From the Heart and Stroke Foundation
Just say the word childhood and you might conjure up images of building snow forts, playing musical chairs, or chasing friends in a game of tag – everything we miss so dearly about being a kid. But being young isn't always fun. There are times when kids face frustrating homework assignments, pressure to make the sports team or anxiety about fitting in with the neighbourhood kids. While these issues seem small to us now, when we were younger, they seemed so important. It can be stressful to be a kid, and Dr. Terry Wade, the Canada Research Chair in Youth and Wellness, is currently being funded by Heart and Stroke Foundation to look into how that "There's been some good evidence linking life stress in adults to high blood pressure and heart disease," he says. "It makes sense that if it has this effect in adults, it might have a similar effect in children."
Stress and kids' heart health
For now, it's difficult to say how childhood stress might affect heart health later in life. However, Dr. Wade says that there has been some research showing that stress in kids is linked to behavioural problems, such as acting out and starting fights, as well as mental illnesses, like depression. "If stress is affecting kids at a behavioural and mental health level, why wouldn't it be affecting them on a physical level?" He hopes to answer this question within the next four to five years, when he gets the results of his research.
Any child can experience stress
The Psychology Foundation of Canada says that stress can start affecting children as young as four years of age. Generally, the younger a child is, the more protection he or she has from the outside world, like a safety blanket. When children start school, their parents slowly stop being the centre of their universe. Friends and school become increasingly important and that's when they'll be exposed to a lot more opportunities for stress, Dr. Wade says.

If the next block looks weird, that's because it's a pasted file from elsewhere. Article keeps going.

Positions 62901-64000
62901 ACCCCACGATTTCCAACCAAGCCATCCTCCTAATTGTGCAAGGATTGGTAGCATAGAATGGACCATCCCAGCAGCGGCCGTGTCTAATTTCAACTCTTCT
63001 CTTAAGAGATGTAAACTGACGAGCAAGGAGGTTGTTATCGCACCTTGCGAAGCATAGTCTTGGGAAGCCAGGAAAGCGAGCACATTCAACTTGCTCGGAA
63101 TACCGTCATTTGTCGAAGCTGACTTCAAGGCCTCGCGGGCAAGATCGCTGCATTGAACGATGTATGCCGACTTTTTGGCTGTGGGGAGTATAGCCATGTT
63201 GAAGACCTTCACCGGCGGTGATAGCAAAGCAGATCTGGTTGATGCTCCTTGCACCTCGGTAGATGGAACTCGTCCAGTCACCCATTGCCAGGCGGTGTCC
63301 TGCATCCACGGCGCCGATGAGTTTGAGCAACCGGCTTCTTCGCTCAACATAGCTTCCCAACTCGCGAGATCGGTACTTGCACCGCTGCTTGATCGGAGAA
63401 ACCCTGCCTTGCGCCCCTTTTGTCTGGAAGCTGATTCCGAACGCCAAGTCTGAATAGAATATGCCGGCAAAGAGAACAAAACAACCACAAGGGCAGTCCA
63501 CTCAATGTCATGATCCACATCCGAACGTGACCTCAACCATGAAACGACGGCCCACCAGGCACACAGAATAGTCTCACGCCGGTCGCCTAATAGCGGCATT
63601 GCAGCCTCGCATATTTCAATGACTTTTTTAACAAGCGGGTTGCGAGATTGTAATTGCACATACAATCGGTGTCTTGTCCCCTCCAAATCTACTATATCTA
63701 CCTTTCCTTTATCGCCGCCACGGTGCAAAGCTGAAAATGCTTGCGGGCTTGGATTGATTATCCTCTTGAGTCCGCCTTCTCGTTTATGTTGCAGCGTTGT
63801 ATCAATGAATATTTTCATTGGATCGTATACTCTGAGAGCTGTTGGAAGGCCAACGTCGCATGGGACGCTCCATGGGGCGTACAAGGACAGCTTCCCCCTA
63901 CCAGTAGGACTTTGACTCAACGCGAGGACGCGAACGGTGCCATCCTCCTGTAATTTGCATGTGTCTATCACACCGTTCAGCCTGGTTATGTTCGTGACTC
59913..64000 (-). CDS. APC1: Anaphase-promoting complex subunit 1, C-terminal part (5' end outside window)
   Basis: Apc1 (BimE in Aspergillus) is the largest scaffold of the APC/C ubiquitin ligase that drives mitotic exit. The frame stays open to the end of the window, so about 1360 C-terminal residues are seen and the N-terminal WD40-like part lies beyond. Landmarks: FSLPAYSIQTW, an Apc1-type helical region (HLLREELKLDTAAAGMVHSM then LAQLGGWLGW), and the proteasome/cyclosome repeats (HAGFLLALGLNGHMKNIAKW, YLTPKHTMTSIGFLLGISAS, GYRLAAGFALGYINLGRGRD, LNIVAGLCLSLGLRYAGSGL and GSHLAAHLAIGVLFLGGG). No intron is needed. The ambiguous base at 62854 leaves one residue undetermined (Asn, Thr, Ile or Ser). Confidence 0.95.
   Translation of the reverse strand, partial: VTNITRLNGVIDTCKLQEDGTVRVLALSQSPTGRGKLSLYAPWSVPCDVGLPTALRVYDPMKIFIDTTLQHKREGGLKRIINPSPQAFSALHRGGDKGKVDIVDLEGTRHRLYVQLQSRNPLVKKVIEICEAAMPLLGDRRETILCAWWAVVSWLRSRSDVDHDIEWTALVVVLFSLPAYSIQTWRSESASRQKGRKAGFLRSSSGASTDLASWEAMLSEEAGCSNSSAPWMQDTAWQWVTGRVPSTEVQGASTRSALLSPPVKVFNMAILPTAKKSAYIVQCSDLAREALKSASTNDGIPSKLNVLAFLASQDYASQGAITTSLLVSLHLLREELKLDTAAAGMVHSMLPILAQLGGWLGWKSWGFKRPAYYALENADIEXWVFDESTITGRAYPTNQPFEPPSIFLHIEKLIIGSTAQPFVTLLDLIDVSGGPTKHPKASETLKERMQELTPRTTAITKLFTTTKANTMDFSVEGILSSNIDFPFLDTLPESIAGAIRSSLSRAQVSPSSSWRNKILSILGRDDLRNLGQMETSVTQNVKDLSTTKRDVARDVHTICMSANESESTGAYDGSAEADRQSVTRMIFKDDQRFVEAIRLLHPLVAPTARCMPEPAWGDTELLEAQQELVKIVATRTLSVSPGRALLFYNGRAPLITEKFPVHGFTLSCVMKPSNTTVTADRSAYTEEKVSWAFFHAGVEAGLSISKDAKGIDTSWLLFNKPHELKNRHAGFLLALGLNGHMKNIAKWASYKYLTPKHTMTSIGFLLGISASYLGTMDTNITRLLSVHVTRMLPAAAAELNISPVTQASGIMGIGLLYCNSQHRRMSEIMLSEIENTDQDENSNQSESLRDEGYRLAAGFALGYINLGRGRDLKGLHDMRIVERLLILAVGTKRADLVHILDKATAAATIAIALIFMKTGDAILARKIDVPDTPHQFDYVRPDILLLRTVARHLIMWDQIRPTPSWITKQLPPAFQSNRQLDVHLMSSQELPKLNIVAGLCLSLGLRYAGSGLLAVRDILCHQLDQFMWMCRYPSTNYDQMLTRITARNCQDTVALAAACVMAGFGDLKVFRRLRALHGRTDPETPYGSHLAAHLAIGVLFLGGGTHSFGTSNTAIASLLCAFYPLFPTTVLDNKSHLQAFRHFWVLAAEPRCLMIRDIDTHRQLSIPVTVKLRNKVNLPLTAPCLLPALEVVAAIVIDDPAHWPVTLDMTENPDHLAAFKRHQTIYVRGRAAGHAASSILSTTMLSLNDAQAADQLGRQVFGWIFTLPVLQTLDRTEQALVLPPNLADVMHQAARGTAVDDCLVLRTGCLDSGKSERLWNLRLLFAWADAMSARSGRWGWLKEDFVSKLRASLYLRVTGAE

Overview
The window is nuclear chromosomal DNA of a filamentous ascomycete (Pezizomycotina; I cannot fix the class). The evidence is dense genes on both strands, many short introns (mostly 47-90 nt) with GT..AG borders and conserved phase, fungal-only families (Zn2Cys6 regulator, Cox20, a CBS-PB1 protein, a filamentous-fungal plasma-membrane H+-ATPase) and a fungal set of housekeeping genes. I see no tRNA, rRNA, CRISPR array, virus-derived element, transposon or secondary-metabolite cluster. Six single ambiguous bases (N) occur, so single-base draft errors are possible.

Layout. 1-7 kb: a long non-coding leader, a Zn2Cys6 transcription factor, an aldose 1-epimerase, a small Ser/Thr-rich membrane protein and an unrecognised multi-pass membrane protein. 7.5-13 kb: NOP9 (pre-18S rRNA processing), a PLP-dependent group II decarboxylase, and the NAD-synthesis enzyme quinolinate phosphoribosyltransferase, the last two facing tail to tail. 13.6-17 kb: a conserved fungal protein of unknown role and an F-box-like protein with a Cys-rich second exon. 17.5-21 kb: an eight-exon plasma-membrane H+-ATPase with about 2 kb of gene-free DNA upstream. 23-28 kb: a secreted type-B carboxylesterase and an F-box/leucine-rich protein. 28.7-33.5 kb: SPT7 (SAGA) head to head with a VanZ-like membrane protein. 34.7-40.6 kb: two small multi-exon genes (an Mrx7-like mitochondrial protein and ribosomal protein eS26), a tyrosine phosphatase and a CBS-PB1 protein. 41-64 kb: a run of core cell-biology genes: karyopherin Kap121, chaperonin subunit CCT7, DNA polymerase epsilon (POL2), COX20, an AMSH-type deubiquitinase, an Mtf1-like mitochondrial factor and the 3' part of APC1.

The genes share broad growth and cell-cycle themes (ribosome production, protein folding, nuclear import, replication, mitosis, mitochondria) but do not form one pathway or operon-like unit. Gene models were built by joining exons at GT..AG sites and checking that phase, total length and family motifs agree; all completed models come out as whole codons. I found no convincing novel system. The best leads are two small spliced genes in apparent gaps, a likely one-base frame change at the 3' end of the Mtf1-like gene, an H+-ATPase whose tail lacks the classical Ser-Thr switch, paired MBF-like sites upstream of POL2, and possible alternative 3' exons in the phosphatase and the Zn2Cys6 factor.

Stress affects children from all different social backgrounds. Here are some of the triggers that any child could face:
- Poor performance in school
- Fear about losing in sports competitions
- Pressure of trying to fit in with other children in the neighbourhood or at school
- Exposure to fighting at home
- Awareness of stress in their parents
Watch for the signs
So, how can you tell if your child is stressing out? Dr. Wade says that the physical symptoms may be similar in kids as in adults - sweating, increased heart rate, feelings of anxiousness. However, the way that kids deal with these feelings could be quite different, so Dr. Wade advises parents to watch for any sudden, abnormal behaviour in their kids. Have they started dressing differently or stopped taking care of their hygiene? Are they less talkative than before? Are their marks dropping? "This could put up a flag for parents to be concerned," Dr Wade says.
Be a helping hand
It's important to help children overcome these issues. Even though they may withdraw from talking at first, the best thing parents can do is keep up the conversation in a helpful and non-confrontational way, Dr. Wade says. "Children may be more negatively affected by stress because they haven't built a wealth of tools to help them deal with it in a healthy way," he says. "Teaching children how to deal with stress can only be a good thing."
Physical activity can help lower stress levels and it's also good for the heart, so help your child get 30 to 60 minutes per day, on most days of the week. Also, give them time for free play, encourage them to bond with an animal or suggest other ways of dealing with stress. Helping kids cope with stress is important, and parents can play a big part in the process, Dr. Wade says. "Communication, understanding, empathy, these are the sort of things we as adults need and expect to help us deal with stress, and it can certainly be helpful for kids, too."
Posted: April 1, 2008
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